The son of Mozambique’s ex-president and 18 others have gone on trial over the $2bn (£1.5bn) “tuna bonds” affair.
Ndambi Guebuza, son of former President Armando Guebuza, and the others face charges of blackmail, embezzlement and money laundering.
They have not yet commented on the charges.
Mozambique’s biggest corruption scandal led donors including the IMF to cut funding for the country and the economy to collapse.
The trial is being held in a large canvas tent in the grounds of a maximum-security prison in the outskirts of the capital, Maputo.
The city’s courtrooms were deemed too small for the scores of lawyers, 70 witnesses and 250 media workers who have been accredited to attend.
In the opening court session, the judge said all the accused must attend court in prison uniform.
Although Mr Guebuza is no longer in office, his Frelimo party remains in power, as it has been since independence in 1975.
How did the scandal happen?
Between 2013-2014, three newly established companies took on $2.2bn of debt, much of it without the knowledge or approval of the country’s parliament. Auditors reportedly discovered $500 million of the money was missing.
The Mozambican government stood as guarantor of the loans, meaning the state would repay them if things went wrong.
The money was allegedly used to buy a large tuna factory and a maritime security fleet, as well as to finance other deals involving companies in which the state is a leading shareholder.
In 2016, the government swapped some of the debt for a conventional bond, issued by the state. Soon afterwards, it admitted the full scale of the borrowing, triggering an economic crisis in Mozambique.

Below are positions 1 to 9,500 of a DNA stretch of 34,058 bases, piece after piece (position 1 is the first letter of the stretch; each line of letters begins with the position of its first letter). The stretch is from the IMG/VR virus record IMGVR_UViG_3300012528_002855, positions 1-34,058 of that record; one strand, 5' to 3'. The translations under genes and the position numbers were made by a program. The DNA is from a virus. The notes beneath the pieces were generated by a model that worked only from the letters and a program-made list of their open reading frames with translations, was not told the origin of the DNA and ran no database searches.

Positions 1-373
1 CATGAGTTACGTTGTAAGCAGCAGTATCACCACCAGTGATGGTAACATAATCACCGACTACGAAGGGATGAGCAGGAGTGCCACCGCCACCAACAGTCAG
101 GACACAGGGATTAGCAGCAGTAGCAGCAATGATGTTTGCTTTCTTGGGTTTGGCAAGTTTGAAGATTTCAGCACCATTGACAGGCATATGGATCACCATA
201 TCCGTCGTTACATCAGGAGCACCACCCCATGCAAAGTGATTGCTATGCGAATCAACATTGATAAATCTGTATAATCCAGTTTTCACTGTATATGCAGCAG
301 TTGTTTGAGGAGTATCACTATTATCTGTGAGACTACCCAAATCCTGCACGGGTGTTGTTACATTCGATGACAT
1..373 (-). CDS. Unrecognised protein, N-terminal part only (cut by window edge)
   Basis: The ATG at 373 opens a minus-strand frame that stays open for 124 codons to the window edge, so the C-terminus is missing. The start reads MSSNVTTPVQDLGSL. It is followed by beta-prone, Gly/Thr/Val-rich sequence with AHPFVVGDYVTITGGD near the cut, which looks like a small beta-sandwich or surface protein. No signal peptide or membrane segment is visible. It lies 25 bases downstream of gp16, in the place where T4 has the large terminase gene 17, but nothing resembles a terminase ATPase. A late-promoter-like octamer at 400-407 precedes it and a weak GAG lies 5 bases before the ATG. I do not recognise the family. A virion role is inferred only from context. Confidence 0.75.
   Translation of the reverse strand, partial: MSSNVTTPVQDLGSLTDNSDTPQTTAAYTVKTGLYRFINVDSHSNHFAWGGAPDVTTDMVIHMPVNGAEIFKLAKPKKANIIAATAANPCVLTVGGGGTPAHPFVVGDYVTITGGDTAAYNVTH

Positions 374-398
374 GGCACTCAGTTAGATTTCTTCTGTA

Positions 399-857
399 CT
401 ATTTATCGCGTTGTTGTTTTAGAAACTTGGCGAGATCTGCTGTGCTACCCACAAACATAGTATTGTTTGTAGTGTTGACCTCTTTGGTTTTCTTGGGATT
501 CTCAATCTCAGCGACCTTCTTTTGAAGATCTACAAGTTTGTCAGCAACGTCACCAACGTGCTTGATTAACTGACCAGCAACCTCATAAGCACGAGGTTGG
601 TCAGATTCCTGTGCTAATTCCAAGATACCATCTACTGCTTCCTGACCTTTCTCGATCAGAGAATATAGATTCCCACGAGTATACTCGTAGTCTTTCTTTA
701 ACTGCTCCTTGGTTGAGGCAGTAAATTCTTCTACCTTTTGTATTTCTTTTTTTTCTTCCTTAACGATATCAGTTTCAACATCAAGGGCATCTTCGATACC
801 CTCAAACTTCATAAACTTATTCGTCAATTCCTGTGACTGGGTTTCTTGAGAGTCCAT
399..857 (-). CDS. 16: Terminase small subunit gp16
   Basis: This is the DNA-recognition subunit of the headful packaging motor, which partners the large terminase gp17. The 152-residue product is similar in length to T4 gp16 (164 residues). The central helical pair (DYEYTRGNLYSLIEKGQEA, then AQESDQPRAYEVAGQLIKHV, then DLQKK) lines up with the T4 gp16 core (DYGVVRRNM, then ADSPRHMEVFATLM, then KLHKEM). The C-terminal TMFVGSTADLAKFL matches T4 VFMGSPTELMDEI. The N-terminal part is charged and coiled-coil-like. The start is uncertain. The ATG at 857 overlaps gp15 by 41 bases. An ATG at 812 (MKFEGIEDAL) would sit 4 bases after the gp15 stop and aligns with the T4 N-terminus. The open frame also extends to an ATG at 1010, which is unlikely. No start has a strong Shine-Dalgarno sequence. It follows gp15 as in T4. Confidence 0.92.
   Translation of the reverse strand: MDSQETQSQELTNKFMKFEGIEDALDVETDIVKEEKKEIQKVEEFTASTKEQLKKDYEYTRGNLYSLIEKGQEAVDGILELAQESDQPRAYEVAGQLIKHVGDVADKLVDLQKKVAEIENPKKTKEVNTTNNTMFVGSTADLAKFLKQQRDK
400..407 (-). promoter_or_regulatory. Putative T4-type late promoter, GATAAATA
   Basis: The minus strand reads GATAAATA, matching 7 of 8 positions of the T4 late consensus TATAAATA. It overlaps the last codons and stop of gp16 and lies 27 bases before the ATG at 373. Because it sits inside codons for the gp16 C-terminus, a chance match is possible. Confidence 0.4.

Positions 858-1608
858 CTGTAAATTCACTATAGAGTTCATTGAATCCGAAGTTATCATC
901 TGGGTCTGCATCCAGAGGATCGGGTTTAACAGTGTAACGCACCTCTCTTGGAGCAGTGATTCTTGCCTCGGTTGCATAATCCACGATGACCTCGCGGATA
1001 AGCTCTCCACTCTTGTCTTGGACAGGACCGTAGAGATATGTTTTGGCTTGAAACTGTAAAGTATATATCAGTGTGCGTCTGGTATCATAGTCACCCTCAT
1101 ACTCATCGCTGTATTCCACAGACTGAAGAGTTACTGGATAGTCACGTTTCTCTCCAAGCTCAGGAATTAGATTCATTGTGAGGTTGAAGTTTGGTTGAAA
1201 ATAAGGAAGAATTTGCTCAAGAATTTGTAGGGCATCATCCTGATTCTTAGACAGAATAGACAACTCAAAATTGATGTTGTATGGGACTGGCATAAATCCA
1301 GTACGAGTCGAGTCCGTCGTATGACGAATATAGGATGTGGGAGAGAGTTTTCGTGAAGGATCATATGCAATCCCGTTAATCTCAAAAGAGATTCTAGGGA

The country’s currency lost a third of its value, inflation surged and foreign donors pulled out.
Richard Messick, who writes the Global Anti-Corruption Blog, told the BBC’s Newsday programme: “The law of Mozambique says that when the executive takes out a loan, it’s got to tell the parliament. It’s quite clear.”
He says that as a result of the deals, “a couple of million people were thrown into poverty” and “several billion dollars [was] knocked off economic growth”.
The loans were issued by Credit Suisse and the Russian bank VTB to three Mozambican companies: Proindicus, Ematum (Mozambique Tuna Company) and MAM (Mozambique Asset Management).
Three former Credit Suisse bankers have pleaded guilty to US charges of money-laundering over the case.
Mozambique is suing Credit Suisse in a London court, asking for some of the loans to be nullified and also seeking compensation.
Credit Suisse has issued a counter-claim in the UK courts against Mozambique and has previously said the former employees acted without the company’s knowledge.
Who else has been accused?
Among the other accused are Gregorio Leao, head of the Security and Intelligence Service (SISE) under Mr Guebuza, and Antonio do Rosario, who became chairperson of all three companies.
One notable absentee from the trial is former Finance Minister Manuel Chang. He has been under detention in South Africa since December 2018, in response to an arrest warrant issued by authorities in the United States, on charges of conspiracy to commit wire fraud, securities fraud and money laundering.
The South African authorities have just agreed to extradite him to Mozambique, rather than the US, the Reuters news agency reports.
He denies any wrongdoing.